Jazz players’ default Pentatonic is the major, whereas in blues it’s the minor Pentatonic. nigel selects specific notes from the scale to highlight the chords – the first note on every change is usually a chord tone.
in the final part of the first chorus nigel goes deeper into the harmony and in bar 9 he plays the first superimposed arpeggio – abm(maj7) over G7 which suggests a G7#5b9 sound. it’s also interesting to point out his approach to the turnaround: often jazz students feel they need to highlight every chord; nigel brilliantly shows how sometimes it’s better to ignore certain chords by playing Bb Blues scale over the last four chords: it works great.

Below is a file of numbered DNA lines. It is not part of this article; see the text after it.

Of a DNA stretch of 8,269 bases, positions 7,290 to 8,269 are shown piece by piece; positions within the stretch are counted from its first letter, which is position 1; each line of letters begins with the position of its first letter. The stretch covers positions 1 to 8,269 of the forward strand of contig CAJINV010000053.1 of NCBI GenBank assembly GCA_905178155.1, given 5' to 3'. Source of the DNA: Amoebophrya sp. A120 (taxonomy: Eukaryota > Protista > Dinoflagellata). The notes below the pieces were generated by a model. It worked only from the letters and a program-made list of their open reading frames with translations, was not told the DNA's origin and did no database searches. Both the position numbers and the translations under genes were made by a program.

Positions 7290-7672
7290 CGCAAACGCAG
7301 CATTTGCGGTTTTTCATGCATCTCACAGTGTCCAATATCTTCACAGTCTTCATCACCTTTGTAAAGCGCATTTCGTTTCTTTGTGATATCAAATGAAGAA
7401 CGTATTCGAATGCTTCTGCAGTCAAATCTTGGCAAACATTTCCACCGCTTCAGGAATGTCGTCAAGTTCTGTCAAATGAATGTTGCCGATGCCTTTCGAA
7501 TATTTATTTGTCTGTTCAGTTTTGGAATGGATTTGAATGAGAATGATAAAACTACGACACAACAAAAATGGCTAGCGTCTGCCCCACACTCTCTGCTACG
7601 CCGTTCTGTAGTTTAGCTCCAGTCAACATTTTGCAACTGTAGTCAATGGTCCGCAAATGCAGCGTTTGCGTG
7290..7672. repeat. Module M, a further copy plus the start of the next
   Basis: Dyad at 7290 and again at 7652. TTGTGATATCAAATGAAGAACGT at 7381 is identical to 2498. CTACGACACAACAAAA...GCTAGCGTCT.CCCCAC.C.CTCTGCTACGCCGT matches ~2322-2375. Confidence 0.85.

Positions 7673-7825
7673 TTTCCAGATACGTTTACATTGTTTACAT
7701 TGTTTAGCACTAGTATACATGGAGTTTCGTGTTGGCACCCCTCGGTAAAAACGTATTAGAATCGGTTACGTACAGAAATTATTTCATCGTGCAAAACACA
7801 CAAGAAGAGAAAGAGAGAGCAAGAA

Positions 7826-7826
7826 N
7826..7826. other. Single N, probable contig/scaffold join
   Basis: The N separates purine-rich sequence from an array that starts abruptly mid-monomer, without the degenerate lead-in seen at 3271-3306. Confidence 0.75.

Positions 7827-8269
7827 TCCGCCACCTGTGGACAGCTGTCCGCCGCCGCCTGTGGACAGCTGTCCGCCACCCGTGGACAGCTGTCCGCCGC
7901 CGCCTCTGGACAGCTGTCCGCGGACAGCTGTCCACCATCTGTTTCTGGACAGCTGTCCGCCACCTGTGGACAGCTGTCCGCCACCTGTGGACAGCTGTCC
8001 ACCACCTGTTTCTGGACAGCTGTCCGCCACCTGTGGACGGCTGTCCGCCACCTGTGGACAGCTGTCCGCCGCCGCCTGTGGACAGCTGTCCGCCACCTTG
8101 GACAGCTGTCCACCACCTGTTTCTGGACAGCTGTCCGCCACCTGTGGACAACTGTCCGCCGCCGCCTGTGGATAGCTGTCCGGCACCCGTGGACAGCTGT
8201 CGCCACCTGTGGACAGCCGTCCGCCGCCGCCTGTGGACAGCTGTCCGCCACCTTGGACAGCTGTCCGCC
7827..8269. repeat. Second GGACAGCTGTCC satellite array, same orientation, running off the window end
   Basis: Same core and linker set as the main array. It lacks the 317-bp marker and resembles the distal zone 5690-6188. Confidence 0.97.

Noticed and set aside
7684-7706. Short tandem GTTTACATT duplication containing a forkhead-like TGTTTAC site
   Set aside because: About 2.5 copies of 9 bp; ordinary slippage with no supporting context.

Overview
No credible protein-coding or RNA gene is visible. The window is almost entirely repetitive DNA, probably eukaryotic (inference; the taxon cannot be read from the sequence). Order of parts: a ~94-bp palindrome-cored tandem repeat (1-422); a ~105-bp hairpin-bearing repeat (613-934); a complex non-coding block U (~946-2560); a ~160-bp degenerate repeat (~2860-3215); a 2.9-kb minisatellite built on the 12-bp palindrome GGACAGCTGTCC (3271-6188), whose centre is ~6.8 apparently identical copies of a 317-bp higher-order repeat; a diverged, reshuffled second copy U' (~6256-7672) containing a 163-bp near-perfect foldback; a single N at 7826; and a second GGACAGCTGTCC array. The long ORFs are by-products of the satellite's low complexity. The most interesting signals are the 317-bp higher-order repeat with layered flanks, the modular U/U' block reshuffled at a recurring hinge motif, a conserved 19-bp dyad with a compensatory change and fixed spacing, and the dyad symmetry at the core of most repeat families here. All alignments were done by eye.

More superimposed arpeggios! nigel plays dm7b5 over Bb7 and then Gm7b5 over eb7. although they are in different keys the concept is the same. The formula is: m7b5 arpeggio starting from the 3rd of a dom7 chord. This highlights the 3rd, 5th, b7, and 9th. saxophonist John Coltrane was fond of this idea, which is now part of the great heritage of jazz phraseology.